Monday, April 28, 2014

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Thursday, April 24, 2014

Links for 04-24-2014

Tuesday, April 22, 2014

Links for 04-22-2014

Monday, April 21, 2014

What I did on my Summit vacation

As many of my readers probably know, last week was Red Hat Summit in San Francisco. The big #10, the largest crowd ever, and the first time outside of Boston since it was a much smaller event. This was (I think) my sixth Summit—four since joining Red Hat and two prior and my only regret is that there weren’t two or three of me in attendance. Between my own sessions, an afternoon spent with industry analysts, and various other meetings, I only made one breakout plus about half the keynotes. And, while I had a chance to chat with a variety of fellow Red Hatters, I didn’t get to spend sufficient time with nearly enough.

Check out the main Summit link for lots of material from both the keynotes and many of the breakouts. Lots of good work there by the video and other content teams. Thanks to their efforts, I can share some of the specific sessions I was involved with throughout Summit.

After signing some books on Tuesday, I had the pleasure of hosting Michael Coté of 451 Research who talked about why mobile, DevOps, and cloud trends matter. I’ve known Coté from back when he was an analyst with RedMonk and he recently came back to the analyst side after a stint at Dell. I did a full write-up on his talk, but some of the most interesting tidbits for me came out of recent 451 research on “mainstream” DevOps—i.e. organizations that don’t look like the usual DevOps exemplars like Netflix or Etsy. According to Coté:

These mainstream DevOps companies are mostly using testing, performance monitoring and log management, release management, and configuration management tooling. You’re still not seeing a lot of the new “utopic” startup toolchains that are most associated with DevOps. And only about 16 percent are using automation tools compared to using “older ways” of doing builds such as customer-written build tools and golden images. (Among those using automation, continuous integration tools such as Jenkins and Bamboo are the most common but there’s a lot of DIY tools out there too.)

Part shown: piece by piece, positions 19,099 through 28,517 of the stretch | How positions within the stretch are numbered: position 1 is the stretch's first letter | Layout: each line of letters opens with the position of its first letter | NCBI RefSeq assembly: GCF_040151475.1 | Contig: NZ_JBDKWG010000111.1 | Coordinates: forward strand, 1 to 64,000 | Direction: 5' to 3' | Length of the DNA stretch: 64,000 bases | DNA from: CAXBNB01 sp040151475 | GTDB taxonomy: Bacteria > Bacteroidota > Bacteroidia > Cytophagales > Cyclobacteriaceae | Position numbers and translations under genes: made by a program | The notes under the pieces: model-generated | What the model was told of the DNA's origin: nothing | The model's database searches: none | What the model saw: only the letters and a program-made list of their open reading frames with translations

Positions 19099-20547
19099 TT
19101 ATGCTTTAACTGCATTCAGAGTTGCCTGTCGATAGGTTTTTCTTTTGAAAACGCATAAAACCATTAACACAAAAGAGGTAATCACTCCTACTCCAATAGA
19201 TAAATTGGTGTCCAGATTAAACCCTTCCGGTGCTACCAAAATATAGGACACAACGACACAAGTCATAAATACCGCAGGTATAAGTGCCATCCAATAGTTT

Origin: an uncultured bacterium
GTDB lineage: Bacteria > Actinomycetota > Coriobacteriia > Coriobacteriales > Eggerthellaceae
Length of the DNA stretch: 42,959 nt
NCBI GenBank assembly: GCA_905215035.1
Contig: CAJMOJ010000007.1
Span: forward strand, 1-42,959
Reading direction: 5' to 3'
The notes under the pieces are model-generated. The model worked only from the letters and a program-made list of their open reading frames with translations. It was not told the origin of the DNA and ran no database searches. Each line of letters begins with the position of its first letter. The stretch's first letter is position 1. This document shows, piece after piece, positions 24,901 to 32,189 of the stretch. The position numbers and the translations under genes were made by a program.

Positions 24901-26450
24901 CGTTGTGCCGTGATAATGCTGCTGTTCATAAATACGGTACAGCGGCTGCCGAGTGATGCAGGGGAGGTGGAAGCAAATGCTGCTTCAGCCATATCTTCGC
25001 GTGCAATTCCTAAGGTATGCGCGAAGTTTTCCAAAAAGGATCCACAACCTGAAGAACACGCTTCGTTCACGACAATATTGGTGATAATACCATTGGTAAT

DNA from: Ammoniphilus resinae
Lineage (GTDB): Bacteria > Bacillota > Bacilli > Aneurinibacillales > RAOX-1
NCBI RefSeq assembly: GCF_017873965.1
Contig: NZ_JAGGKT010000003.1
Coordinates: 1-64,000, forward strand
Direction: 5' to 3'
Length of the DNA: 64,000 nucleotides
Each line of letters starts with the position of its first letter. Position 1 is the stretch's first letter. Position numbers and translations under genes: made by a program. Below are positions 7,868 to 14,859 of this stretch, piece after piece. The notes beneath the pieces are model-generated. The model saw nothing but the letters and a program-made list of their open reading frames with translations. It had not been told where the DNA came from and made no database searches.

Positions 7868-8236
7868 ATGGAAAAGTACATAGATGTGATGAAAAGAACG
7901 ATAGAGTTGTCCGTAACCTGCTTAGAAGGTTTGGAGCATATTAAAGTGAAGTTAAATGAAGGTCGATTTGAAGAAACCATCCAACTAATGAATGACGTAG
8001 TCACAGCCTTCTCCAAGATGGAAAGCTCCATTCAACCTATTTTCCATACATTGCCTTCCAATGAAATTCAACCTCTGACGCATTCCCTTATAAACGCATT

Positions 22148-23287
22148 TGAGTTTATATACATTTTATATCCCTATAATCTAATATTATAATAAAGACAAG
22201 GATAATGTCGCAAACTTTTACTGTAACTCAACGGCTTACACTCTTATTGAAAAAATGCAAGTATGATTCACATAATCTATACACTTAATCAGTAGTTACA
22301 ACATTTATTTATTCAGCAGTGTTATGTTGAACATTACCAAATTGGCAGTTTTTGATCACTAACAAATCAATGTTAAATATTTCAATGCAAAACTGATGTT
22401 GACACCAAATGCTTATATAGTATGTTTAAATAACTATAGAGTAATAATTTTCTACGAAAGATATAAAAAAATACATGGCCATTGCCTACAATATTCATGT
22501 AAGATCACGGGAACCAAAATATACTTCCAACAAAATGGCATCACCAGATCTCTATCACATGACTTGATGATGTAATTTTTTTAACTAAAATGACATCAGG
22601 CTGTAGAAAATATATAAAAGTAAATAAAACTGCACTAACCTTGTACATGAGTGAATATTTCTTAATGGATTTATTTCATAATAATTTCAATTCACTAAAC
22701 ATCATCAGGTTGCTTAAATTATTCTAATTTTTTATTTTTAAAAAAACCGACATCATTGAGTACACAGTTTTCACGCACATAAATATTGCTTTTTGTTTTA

The bottom line? “There’s strong business demand, work to be done as far as the eye can see, and lots of maturing ahead of us.”

I found this a useful sanity check about the state of DevOps outside of a relative handful of especially forward-looking technology forms.

For my next session, I did a “fireside chat” with David Linthicum of Cloud Technology Partners on best practices for PaaS, OpenStack, and cloud adoption. I’ve had the opportunity to participate with David on a series of GigaOm webinars over the past year. We wanted to try a format for Summit that recreated the interactivity and spontaneity of the webinars rather than taking up the full slot with a presentation. The audience certainly seemed to like it based on the number of questions and topics that they threw out.

Linthicum doesn’t mince words. One of his best practices is:

Go hire someone with a brain. “You need someone who can make the appropriate calls so that you’re marching in the right direction,” said Linthicum.